The men saw me, like, really saw me.

  Daniel’s lazy sprawl changed in an instant. He pulled his legs up and sat straight, his eyes widening. For the first time in my life, I saw a reaction in Miles. His mouth dropped open as his gaze flicked over my face.

  “You should see the ears,” I said, having left my hair down.

  Miles snapped his jaw shut.

  “What in the hell?” Daniel exclaimed. He looked like he was about to stand, but couldn’t move.

  Ren started to step in front of me, but I lifted my arm, stopping him.

  “I look different. I know. It’s a long story.”

  Daniel stood then and took a step toward me. I could feel Ren tensing. “How?” Daniel asked, voice gruff. “How is this possible? You couldn’t have gotten—”

  “It’s more of a recent thing.” I was starting to feel a little uncomfortable with their intense scrutiny. “And I will tell you everything, but I think . . .” I glanced over at Ren, who looked like he was seconds from making sure they were staring at someone or something else. “I think we should start at the beginning.”

  “Yeah.” Miles’ expression smoothed out, becoming unreadable. “I think you need to do that.”

  So that’s what Ren and I did. We told them everything, starting with how I figured out I was the Halfling, how the Prince was able to capture Ren and me, and how we escaped. I even told them about the forced feedings and that it was a fae who had helped me escape. We told them how I had been attacked and how I had been healed.

  It was Ren who explained that in a low voice. “I made the choice. It wasn’t Ivy’s. If it was, she would’ve never agreed to it and she wouldn’t be here right now.”

  Daniel looked somewhat awed when he sat back down while Miles had no change in his expression at all.

  “He saved my life—feeding saved my life.” I shifted my weight from one foot to the other. “I wasn’t okay with it. Ren was right. I wouldn’t have agreed to it, and I was pissed at him, but I would’ve done the same thing to save his life. That’s why I . . . I look the way I do now. It made the part of me that is halfling stronger, but I’m still Ivy.” I lifted my chin as I said the last words. “Who I am hasn’t changed.”

  “Kind of hard to believe that when I’m looking at you, seeing that you’ve changed,” Miles said.

  “Just because she looks more beautiful than she did before, doesn’t mean she isn’t still the kickass Ivy out there fighting the good fight,” Ren interjected.

  There was a good chance I fell in love with him even more in that moment.

  Miles tilted his head to the side, his brows snapping together.

  “You all have no idea what we’ve been through
to get where we are standing right now. No idea,” Ren continued, his voice hardening. “And if we were really working with the Prince or against the Order, we wouldn’t be standing here. Do not question my loyalty and you better not question hers.”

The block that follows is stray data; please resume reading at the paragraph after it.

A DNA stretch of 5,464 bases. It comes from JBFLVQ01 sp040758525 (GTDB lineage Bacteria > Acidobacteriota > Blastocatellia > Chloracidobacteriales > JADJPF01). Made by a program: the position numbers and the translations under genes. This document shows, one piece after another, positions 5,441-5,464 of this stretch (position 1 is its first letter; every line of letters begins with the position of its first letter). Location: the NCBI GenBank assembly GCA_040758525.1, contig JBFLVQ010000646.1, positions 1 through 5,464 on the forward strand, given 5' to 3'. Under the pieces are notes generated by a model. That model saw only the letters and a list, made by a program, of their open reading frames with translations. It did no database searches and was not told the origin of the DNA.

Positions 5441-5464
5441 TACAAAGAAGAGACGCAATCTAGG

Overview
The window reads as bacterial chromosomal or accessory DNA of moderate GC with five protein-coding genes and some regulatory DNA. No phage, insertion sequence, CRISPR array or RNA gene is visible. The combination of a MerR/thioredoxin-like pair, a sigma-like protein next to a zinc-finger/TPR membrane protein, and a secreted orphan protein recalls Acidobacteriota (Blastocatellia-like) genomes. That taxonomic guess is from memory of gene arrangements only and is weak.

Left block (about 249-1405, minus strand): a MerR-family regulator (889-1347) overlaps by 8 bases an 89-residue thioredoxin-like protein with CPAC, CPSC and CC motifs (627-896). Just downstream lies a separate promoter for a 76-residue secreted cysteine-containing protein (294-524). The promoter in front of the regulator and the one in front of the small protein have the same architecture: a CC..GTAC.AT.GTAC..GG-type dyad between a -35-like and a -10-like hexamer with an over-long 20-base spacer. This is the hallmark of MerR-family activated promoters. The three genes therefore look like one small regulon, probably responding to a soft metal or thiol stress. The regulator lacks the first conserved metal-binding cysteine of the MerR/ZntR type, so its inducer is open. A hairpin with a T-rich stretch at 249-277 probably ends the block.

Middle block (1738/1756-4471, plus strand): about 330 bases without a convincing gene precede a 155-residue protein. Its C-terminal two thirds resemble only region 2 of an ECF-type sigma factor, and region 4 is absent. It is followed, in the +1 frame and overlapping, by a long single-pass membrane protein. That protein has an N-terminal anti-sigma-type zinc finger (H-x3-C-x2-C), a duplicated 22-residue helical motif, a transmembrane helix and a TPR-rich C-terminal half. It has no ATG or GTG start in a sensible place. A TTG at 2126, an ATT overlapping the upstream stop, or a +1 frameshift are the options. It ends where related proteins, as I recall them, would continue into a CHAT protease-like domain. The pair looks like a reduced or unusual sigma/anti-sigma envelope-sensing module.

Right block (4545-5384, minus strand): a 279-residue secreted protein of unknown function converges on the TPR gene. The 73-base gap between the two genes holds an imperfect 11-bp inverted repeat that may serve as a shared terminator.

“Is that everything?” Daniel asked, sounding wary.

  “It is,” Ren answered.

  Kind of. We’d told them everything—everything except for where the Summer Court was and that they had come with us. I also hadn’t told them about Tink.

  “Why didn’t you contact me—contact us?” Anger seeped into Daniel’s voice. “We had people out there looking for you. Both of you. For weeks, until we assumed you were both dead—”

  “Or that we had betrayed the Order,” I finished for him. “We did neither of those things, but it was too risky to contact you. I was still healing and my head . . .” Drawing in a shuddering breath, I tried again. “I wasn’t ready to talk to you, or to anyone.”

  Daniel’s gaze met mine for a brief moment and then he looked away.

  “What about Kyle?” Miles asked. “Daniel mentioned that you ran into him on the way here. We haven’t heard from him.”

  “He’s dead.” I was the one who answered. “He tried to kill us, and if he was alive, he’d have kept trying to kill us. So, he’s dead—a dead liar.”

  “Bold words,” Daniel murmured.

  “True words.” I waited until a young couple passed us. “Do you know how the Elite and the Order once closed the gates?”

  Miles didn’t answer. Neither did Daniel.“I know that the Order once worked with the fae to close the gates. That was how you all got your hands on the Crystal, and I know that the Elite betrayed those fae—the fae who did not hunt mortals—the fae who hunted others of their kind that did.” I didn’t mistake the sharp inhale. “Kyle said it was the Elite that turned on them, but there was no way that the Order didn’t know. I know that was before all of our time and the stories have changed over the years, but I’m alive because of good fae.”

  “It’s hard to think that such a creature exists,” Miles commented.

  “You’d be surprised”—Ren pinned him with a stare—“by what you once thought was true. I was trained in the Elite. I know I was trained with a lot of lies.”

  “And that statement is damn near treasonous.” Miles stepped around the bench. “You do realize that.”

  “Still the truth.” I kept an eye on him. “The Order knew that there were good fae before—that the fae had helped us. Why were we never told that?”